#14970361
These protests are serious. I hope all the Macarons and Muttis of new age progressive globalist order are freaking out at this sight.

https://www.bloomberg.com/news/articles ... ce=twitter
Protests spread to Belgium and Netherlands this time around. People are gathering around government buildings.


You know the French government is freaked out when they are bringing out such tools (as armored vehicles) for their defense.

This could lead to many things.

One these protest will dies out. But still create a significant impact.

Second Macron will resign sparking another election. Yet this might encourage others to come out in protest in other countries like Germany and so on. In hope this might potentially lead to protests in Germany and Merkel herself will step down finally. These protests actually have a chance to undo the EU and the whole cabal that runs and supports it.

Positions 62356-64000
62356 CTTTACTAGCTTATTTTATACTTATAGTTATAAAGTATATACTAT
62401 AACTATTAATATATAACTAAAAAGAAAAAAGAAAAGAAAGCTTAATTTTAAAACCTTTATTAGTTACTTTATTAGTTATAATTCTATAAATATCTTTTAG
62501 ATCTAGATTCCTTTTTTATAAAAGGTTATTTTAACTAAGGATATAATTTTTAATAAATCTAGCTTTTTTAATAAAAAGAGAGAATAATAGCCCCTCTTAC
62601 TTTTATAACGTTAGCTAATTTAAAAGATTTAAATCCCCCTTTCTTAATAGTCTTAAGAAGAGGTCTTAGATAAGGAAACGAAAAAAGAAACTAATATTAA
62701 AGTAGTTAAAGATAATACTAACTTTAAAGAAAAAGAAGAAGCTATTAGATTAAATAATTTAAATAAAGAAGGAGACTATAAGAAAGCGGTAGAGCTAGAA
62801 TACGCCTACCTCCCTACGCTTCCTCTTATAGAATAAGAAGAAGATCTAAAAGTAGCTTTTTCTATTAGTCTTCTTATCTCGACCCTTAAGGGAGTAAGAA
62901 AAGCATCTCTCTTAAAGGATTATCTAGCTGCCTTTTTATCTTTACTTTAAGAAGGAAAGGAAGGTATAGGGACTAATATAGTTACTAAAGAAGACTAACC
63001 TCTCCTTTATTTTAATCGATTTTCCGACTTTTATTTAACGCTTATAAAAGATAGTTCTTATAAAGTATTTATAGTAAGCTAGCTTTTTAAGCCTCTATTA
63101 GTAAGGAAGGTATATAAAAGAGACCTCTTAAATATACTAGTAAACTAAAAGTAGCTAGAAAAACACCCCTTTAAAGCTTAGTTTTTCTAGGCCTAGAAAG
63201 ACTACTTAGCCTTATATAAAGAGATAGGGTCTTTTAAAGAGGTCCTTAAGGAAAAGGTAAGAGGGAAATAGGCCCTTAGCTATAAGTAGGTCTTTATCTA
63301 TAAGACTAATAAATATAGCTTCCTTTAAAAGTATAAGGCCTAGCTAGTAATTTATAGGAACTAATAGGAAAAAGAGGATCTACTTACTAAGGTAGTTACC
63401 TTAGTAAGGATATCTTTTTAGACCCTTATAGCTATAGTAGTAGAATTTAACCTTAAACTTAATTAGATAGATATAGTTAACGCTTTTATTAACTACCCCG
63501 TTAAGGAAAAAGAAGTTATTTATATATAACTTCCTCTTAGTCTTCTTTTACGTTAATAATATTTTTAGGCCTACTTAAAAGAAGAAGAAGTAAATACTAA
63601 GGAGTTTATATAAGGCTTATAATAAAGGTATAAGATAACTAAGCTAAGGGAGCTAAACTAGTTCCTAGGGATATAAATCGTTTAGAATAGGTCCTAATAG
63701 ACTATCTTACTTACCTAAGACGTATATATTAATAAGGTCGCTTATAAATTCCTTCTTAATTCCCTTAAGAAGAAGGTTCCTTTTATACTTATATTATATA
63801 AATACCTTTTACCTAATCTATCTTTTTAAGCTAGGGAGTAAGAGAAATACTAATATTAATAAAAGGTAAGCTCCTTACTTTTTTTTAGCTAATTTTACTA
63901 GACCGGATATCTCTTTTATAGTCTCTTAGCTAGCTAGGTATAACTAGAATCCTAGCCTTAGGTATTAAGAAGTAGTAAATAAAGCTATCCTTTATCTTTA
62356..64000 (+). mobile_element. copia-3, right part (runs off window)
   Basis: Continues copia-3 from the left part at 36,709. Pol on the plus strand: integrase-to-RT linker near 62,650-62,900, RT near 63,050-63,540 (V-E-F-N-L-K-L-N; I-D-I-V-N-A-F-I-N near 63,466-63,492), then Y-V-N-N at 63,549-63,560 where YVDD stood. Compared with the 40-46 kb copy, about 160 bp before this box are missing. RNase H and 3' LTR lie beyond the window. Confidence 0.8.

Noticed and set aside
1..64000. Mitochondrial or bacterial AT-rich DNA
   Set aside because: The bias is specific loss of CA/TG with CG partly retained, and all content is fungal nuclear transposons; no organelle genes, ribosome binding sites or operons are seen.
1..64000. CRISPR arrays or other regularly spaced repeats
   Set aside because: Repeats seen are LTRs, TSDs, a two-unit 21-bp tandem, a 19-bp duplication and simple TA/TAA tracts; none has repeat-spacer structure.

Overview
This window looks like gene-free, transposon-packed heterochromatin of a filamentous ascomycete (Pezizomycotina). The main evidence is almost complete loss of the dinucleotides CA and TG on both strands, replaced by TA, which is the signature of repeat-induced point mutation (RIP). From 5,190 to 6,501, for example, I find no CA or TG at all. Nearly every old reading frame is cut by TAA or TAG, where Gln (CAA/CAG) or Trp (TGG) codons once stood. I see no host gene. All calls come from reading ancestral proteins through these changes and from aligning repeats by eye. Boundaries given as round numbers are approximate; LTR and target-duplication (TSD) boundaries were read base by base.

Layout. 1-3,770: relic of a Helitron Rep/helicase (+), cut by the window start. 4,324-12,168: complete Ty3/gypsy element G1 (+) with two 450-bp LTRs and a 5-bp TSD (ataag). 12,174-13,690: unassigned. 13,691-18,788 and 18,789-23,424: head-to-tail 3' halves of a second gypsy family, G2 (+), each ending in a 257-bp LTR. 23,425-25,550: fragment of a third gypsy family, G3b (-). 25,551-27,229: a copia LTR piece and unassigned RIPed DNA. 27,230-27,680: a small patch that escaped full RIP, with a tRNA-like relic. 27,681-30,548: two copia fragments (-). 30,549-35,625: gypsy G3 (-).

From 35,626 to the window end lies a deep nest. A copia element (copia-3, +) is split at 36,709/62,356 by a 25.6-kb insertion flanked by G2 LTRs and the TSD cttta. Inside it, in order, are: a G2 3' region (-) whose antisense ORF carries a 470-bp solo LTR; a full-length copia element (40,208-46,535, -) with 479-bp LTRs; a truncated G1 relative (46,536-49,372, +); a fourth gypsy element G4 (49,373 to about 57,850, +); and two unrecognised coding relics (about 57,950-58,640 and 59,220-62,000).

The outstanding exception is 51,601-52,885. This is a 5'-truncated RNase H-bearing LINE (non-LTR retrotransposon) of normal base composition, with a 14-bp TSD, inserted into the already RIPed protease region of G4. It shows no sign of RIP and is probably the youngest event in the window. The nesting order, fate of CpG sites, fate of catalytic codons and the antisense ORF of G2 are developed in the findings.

The downside of these protests is that they are protests. There is no conceptual vision or organization for future to capitalize. :hmm:

Instead all the gains will go to the far-right if another election is going to be held. I do not really all that big of a fan of Le Pen as I used to be. It is still better then having globalist in power.

Also Macron is keeping a low profile. Must be hard for an egotist.